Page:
Miles Watts and Tony Hipwell are two of the nicest evil geniuses I know. And I know more than you might think. Miles and I went to University together, some time in the Triassic period, and he, like me, was one of the few people in our year who washed up in York and stayed there. I went off down the yellow brick (And bagged, boarded and slabbed) road of comics retail and journalism whilst Miles dived headlong into film making. He and Tony started working together in short order, combining a profound level of geek fu with a fantastically deadpan sense of humor. Their work has, to date, included the fantastic York-set superhero movie Crimefighters, the consistently brilliant web series Zomblogalypse and two new movies; Whoops! and Amber. I talk to Miles about all this and more, beneath the trailers for Amber and their show reel:
What led you to film making?
I’ve always been obsessed with it but it wasn’t until the turn of the Century – which sounds odd – that technology had caught up to where I could really make films. I knew some people at college in the 90s who made some short movies on film but it was expensive and I couldn’t really get cracking til a friend asked me to edit his first feature on his computer in 2000. Then I was off, and writing scripts and making plans. Also I hated doing just about everything else, so it was a calling rather than a choice.
What was your first project?
Aside from films I made growing up, on Super 8 and VHS, my first project was The BandWagons, my first feature, in 2006. Lots of talented people were involved, such as the luminous Hayley Hutchinson and The Mighty Boosh’s Robots In Disguise, and it got a good reaction at the (one) cinema it screened at, but I feel now that it served mostly as a learning experience. That’s no reflection on anyone but me. I was impatient to make it and cut a lot of corners. I was going for a kind of This Is Spinal Tap vibe which I didn’t really hit until later films. Now the film feels uncomfortably like growing up in public. I’ve since learned how important proper lighting is, for example!
What would you change about The BandWagons if you could go back and start again?
I’d have spent more time on the script and done more tests and rehearsals. While we were shooting I learned to let the actors make the lines work rather than trying to make a line I’d written fit the actor. I’d also have done loads more pre-production to arrange locations and extras way before shooting. Sometimes we’d be sorting stuff on the day. Finally I wouldn’t produce, direct and act in anything again. Zomblog is different because the three of us direct that; it’s less stress and more fun.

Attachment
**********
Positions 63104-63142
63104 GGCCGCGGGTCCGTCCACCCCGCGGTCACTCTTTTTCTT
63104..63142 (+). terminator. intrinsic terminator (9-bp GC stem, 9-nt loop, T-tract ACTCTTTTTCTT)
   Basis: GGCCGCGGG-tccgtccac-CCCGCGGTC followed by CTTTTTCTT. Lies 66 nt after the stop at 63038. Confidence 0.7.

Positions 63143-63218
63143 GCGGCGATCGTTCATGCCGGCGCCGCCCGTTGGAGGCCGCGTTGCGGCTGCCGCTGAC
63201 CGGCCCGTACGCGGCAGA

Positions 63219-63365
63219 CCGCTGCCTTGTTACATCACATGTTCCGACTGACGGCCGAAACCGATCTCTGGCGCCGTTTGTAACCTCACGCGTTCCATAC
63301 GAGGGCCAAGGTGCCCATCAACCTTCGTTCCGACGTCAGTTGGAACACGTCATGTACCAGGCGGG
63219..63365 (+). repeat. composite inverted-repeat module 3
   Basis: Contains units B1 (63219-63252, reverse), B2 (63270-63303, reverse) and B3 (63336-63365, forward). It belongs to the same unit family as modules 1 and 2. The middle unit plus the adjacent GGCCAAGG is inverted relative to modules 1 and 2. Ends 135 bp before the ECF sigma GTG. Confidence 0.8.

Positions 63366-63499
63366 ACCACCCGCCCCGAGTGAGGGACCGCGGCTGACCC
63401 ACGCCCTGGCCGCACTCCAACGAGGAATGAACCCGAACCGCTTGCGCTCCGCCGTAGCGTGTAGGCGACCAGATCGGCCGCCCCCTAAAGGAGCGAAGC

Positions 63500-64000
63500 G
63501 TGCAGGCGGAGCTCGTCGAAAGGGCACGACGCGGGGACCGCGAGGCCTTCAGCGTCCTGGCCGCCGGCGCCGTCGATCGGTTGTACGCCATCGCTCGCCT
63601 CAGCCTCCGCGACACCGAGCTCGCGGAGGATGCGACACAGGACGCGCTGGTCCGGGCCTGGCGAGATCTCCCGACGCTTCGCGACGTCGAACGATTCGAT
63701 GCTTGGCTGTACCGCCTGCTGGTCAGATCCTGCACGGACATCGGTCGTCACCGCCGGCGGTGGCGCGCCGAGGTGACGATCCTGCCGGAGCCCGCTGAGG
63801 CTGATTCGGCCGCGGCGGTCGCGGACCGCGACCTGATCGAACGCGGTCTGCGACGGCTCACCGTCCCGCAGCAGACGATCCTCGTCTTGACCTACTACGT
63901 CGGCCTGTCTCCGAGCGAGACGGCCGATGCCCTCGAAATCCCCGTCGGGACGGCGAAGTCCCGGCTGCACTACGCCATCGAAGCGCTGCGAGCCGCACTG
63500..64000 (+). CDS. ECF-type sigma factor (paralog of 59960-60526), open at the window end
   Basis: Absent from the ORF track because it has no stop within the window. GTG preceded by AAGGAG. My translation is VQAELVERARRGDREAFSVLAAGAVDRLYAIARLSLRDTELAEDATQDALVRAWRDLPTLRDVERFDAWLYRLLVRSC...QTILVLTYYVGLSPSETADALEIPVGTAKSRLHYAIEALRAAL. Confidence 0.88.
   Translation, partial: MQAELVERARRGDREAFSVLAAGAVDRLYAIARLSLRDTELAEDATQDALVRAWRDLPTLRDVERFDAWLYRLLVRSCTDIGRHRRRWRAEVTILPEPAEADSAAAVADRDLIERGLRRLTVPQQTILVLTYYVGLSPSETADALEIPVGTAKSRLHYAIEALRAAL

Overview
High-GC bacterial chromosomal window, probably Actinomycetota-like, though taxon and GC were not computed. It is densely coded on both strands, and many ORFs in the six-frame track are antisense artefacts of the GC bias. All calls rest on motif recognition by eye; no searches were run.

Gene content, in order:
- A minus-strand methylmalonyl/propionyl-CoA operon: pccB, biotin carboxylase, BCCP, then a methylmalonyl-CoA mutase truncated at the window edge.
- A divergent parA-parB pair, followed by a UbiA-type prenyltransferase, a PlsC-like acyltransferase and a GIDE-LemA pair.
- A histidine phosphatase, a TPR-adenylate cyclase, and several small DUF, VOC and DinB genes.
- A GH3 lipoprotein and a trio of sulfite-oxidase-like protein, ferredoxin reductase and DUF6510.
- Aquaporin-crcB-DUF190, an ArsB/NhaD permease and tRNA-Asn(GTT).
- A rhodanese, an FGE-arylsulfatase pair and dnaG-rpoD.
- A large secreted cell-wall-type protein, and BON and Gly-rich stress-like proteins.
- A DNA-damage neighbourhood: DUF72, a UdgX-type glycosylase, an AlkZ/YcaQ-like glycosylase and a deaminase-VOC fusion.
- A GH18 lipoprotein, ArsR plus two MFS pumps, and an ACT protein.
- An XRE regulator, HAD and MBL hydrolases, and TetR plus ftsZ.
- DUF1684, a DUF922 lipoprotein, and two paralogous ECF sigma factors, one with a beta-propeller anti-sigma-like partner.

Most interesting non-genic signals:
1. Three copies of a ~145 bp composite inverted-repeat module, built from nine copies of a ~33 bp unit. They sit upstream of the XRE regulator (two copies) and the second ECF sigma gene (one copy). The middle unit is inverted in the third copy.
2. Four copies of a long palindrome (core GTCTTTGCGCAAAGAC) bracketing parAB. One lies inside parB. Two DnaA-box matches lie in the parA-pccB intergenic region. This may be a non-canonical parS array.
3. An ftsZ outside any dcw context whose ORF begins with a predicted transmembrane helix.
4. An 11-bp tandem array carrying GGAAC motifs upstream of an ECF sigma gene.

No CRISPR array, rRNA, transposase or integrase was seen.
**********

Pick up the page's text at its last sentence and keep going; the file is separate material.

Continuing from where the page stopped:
You’re best known for the splendid Zomblogalypse. How did that come about?
It came from wanting to make something straight after The BandWagons, now that I felt I knew a few things about filmmaking. I wanted to make two projects: one really deliberately scrappy and bloggy, and at the same time a more upmarket, well-made feature film. The latter ended up being CrimeFighters and the blog thing became Zomblogalypse. Between myself, Hannah Bungard and my partner in film crime Tony Hipwell, we started recording ‘I’m bored’ kind of vlogs, outside of which there happened to be a zombie apocalypse taking place because we love the zombie genre. It was a good challenge to take something as well-worn as zombies and make it original and entertaining.
The thing I’ve always loved about Zomblogalypse, aside from the fact it’s great, is how willing you are to use the environment. Are there any places in York you’d like to use but haven’t been able to yet?
Thank you for that, the people who watch it always tell us they LOVE Zomblog which is what keeps us going. We have the best fans. York is amazing for filmmaking and we still haven’t covered every square inch of it, even with CrimeFighters. In prep for the movie though, we’re pillaging every location we haven’t already used. We wanted to film in the Minster for the series but we ended up doing that in CrimeFighters. The Zomblog movie is very York-heavy, we wanted to make sure we based it very firmly in the universe of the series.
The slight irritation the characters feel at the undead rising is one of my favorite parts of the series. I love the gag in an early episode where you go to the supermarket and come back to find the zombie in the car. You mentioned they were at least partially improvised. Has your scripting process changed over the course of the show?
We never scripted the show, just wrote the plot out then chatted about what we might do in the scene, then run through it. We’re big fans of Curb Your Enthusiasm, where the actors know where the scene begins and ends and what lines to hit, then just wing it.
Which do you prefer; the improvised nature of zomblog or the scripting of the movie?
Improvising always yields more hilarity as far as Zomblog is concerned but we have loved collaborating on the script. We know when we come to film it that the script will change and evolve to be funnier than anything we could probably write; that’s the nature of the shoots. We’re often in absolute hysterics and have to do about 17 takes, which sounds crazy but then we have so many choices in the edit and often even better jokes than we sat down to write originally. That anarchy only helps proceedings.